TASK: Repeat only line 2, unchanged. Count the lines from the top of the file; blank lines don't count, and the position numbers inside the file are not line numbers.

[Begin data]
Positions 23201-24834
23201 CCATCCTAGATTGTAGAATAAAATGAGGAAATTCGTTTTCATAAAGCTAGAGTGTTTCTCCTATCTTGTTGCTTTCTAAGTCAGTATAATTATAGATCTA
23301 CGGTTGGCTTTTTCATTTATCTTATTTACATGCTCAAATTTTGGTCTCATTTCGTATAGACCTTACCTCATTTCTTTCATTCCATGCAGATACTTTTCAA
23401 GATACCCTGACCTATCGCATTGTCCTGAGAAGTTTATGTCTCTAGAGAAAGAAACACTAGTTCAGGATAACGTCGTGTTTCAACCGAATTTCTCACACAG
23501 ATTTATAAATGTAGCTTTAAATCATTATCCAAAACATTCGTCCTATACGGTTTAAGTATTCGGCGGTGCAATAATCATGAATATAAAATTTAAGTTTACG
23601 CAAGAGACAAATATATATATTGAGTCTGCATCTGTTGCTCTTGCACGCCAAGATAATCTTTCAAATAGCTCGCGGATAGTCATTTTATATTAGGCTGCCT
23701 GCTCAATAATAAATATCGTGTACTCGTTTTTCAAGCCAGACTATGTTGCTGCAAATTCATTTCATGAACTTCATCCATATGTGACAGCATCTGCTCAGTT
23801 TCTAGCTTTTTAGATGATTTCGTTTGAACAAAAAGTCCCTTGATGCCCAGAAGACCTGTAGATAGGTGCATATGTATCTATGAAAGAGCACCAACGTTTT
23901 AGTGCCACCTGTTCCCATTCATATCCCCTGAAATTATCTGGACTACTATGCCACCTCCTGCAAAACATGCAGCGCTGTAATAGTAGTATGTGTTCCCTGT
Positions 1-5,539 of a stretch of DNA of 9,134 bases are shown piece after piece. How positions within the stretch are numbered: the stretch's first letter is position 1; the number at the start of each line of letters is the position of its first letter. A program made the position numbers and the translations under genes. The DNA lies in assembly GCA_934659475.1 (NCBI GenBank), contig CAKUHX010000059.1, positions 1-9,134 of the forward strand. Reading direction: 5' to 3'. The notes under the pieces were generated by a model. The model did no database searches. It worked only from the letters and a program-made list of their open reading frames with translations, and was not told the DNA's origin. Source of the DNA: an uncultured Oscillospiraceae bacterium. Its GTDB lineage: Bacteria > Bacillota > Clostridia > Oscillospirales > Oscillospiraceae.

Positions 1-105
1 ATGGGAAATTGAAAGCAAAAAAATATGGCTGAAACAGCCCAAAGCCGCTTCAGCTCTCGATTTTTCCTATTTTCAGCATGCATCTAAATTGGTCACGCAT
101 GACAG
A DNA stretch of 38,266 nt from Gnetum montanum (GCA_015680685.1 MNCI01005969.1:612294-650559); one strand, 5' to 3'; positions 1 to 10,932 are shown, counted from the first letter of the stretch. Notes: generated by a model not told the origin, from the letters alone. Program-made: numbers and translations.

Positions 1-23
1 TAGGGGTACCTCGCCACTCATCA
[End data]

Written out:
23201 CCATCCTAGATTGTAGAATAAAATGAGGAAATTCGTTTTCATAAAGCTAGAGTGTTTCTCCTATCTTGTTGCTTTCTAAGTCAGTATAATTATAGATCTA